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Treating Your Cat's or Dog's Periodontal Disease

By Maureen Ryan. August 20, 2012 | See Comments

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Treating Your Cat's or Dog's Periodontal Disease

There are options to help treat your pets' periodontal disease before it leads to life threatening health problems. Learn what these options are here.

The best defense against gum disease is prevention. Sometimes, though, even the best efforts to avoid bacteria buildup in pets don’t work. In those instances, you want to treat infections and plaque buildup as soon as possible to avoid further health complications, which can be life threatening.

Good Oral Hygiene

Brushing is the cornerstone of good daily oral care. Daily chewing activities can also be effective in maintaining oral health. Oral hygiene kits for cats and dogs can be used to effectively clean bacteria off of teeth using enzymatic toothpaste, a finger cap to clean the tooth surface, and a soft-bristled toothbrush to get under the gum line. Since cavities are not a concern for dogs and cats, you don’t need to brush for a long stretch of time. A few seconds of brushing in circular motions along the outside of teeth should be effective for removing bacteria. This quick daily action can stave off the accumulation of plaque and tartar, precursors of periodontal disease.

Your pet may be calmer still if you associate tooth brushing with something that you do just before a walk or playtime. For cats, you can try to associate teeth brushing with lap time.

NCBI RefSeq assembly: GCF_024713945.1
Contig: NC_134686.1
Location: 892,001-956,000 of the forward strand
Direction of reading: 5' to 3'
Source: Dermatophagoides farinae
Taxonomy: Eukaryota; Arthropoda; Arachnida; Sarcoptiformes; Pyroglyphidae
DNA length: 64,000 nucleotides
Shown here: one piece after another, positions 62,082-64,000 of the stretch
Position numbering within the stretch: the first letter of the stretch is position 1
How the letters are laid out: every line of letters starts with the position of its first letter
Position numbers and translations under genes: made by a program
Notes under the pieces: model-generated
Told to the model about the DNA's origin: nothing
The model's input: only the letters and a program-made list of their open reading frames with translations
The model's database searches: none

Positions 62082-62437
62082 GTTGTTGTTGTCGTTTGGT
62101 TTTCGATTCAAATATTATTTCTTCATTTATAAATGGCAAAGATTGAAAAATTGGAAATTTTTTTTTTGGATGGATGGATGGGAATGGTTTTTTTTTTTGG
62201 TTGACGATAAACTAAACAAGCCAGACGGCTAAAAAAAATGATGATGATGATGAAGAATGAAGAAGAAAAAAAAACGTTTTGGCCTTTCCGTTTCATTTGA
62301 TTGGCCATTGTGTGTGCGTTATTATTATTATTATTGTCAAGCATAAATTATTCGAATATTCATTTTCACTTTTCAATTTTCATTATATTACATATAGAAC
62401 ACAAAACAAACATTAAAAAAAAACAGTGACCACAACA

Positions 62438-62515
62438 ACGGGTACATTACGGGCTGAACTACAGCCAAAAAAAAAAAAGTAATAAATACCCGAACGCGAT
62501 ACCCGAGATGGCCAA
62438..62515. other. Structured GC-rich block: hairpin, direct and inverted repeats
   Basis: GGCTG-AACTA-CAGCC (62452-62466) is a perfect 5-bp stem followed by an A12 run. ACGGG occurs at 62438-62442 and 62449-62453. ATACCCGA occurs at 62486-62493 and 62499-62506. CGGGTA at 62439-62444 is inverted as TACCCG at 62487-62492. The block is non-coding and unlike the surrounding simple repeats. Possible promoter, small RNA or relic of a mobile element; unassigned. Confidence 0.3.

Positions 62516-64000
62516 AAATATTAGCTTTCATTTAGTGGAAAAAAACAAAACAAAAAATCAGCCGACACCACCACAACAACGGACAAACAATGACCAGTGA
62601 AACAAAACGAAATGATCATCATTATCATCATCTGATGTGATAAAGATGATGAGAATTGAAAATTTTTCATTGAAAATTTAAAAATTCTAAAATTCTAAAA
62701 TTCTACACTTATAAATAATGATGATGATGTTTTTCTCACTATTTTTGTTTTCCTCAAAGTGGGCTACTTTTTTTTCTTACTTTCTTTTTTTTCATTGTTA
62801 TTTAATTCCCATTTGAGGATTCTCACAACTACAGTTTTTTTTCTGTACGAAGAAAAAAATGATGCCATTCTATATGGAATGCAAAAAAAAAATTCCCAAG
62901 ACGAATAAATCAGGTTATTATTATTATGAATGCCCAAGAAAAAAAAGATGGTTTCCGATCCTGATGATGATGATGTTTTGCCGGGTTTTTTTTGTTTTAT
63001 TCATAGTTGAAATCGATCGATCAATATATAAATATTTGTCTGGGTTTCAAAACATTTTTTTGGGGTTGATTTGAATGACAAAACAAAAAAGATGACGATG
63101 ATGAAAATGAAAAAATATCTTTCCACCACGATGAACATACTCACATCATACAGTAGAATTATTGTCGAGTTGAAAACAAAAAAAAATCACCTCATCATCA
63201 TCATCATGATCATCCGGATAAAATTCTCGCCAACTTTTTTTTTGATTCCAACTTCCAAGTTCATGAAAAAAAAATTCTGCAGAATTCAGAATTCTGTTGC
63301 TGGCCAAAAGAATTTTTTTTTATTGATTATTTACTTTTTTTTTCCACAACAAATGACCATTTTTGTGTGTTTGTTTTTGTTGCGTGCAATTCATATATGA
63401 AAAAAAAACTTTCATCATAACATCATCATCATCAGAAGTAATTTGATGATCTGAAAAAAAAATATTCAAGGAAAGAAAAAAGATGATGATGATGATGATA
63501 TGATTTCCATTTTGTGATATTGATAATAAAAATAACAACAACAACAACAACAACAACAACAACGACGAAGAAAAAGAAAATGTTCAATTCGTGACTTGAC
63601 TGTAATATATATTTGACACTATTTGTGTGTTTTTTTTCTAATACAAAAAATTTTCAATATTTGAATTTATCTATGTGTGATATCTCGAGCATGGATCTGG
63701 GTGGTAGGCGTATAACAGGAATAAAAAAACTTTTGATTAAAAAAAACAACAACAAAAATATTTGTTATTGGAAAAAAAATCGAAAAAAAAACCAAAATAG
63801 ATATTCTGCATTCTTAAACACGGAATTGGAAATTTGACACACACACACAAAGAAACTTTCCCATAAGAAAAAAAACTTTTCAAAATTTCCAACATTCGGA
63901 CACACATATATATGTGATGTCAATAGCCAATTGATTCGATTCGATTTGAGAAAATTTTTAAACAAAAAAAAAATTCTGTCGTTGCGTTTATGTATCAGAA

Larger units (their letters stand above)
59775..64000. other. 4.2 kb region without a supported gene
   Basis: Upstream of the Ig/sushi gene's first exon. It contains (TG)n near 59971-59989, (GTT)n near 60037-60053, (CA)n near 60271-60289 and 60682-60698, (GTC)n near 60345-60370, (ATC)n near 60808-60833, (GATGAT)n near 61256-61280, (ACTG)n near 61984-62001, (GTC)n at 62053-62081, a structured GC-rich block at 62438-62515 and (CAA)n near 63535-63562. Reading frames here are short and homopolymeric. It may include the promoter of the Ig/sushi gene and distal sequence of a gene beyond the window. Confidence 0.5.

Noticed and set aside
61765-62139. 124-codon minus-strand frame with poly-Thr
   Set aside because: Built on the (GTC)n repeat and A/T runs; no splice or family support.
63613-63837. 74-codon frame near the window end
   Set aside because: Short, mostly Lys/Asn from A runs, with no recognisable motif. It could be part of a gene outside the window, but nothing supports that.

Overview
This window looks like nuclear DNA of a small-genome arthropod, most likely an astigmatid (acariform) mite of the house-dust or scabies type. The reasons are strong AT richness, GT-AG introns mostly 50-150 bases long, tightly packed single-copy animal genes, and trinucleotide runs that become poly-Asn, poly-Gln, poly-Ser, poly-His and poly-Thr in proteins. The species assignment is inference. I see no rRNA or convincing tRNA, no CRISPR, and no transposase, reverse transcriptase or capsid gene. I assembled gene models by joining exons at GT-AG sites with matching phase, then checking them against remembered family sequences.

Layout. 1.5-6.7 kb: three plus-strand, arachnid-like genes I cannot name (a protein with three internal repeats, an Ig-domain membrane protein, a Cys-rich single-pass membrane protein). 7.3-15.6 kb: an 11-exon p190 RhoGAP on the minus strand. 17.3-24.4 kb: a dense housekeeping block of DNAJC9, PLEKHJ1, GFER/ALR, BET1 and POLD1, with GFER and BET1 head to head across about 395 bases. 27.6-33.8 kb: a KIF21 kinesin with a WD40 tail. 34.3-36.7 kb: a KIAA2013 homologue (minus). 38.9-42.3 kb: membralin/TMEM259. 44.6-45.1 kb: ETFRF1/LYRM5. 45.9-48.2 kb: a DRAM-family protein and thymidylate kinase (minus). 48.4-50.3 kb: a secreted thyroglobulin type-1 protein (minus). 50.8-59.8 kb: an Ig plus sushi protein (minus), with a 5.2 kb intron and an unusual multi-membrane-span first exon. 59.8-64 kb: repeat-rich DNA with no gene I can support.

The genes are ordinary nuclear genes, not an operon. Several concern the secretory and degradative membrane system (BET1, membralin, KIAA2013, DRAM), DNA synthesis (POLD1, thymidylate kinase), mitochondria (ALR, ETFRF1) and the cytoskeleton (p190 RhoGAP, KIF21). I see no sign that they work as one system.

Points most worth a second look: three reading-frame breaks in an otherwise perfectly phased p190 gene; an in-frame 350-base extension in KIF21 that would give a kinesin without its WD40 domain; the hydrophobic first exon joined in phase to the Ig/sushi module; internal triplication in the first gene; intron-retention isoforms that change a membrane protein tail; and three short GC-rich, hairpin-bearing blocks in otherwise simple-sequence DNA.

Chewing

Feeding your pet dry food can promote better oral health because cats and dogs need to chew the food more, which produces more saliva, and saliva naturally works to rid your mouth of bacteria. Chew treats such as bully sticks, biscuit-type treats, and dental sticks can be beneficial as well. Look for large treats that ensure your pet really needs to do a lot of saliva-producing chewing.

Professional Cleaning

Even if you do adhere to a strict brushing, chewing, and check up regiment, your pet could end up with plaque buildup and oral infections. In some cases, your veterinarian may recommend that your pet undergoes a professional dental cleaning to treat the problem. This is usually a one-day outpatient procedure that requires your dog or cat to be placed under general anesthesia.

Extractions and Medication

Pets suffering from severe periodontal disease may need to have teeth extracted and will require more advanced treatments performed under general anesthesia. Antibiotics such as Clavamox for dogs or Metronidazole for dogs and cats may be administered to clear up any infections. Your pet may also need to take pain medication to manage discomfort following tooth removals or other procedures. Treatments and subsequent follow ups with your veterinarian to prevent further gum disease can, literally, save your pet’s life.

Treatment can also improve a pet’s mood and return dogs and cats to their old playful selves, which can be just as important as restoring their physical healthy.

This information is for informational purposes only and is not meant as a substitute for the professional advice of, or diagnosis or treatment by, your veterinarian with respect to your pet. It has, however, been verified by a licensed veterinarian for accuracy.

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